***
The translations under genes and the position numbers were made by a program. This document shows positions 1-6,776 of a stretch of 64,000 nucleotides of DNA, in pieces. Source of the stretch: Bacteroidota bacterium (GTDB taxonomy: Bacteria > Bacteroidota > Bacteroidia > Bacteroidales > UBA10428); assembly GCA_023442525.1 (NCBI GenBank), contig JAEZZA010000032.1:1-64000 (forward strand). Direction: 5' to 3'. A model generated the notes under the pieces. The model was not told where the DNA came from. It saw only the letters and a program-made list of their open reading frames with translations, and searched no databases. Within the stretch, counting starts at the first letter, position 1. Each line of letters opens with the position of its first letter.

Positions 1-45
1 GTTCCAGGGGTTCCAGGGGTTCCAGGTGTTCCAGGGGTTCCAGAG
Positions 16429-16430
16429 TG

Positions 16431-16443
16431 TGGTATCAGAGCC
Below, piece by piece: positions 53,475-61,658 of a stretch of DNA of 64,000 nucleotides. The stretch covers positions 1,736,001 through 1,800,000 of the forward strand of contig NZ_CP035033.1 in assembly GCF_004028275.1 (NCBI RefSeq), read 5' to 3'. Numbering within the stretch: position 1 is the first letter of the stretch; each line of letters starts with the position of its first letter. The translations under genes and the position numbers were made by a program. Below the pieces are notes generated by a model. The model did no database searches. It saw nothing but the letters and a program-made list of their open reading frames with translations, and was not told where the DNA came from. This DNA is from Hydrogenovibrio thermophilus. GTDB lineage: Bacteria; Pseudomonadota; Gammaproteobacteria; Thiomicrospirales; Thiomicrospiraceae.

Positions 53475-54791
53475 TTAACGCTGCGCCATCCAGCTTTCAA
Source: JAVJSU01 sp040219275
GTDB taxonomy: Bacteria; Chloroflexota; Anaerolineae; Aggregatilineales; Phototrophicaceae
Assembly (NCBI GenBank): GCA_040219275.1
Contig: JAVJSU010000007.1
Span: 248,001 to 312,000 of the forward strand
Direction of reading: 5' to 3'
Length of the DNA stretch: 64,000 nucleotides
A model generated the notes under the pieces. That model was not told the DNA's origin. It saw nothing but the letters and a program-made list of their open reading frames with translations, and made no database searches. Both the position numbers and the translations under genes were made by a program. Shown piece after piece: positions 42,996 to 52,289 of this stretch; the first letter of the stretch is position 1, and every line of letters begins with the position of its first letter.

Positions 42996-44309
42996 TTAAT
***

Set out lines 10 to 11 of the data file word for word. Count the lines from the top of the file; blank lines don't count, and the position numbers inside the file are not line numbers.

53475 TTAACGCTGCGCCATCCAGCTTTCAA
Source: JAVJSU01 sp040219275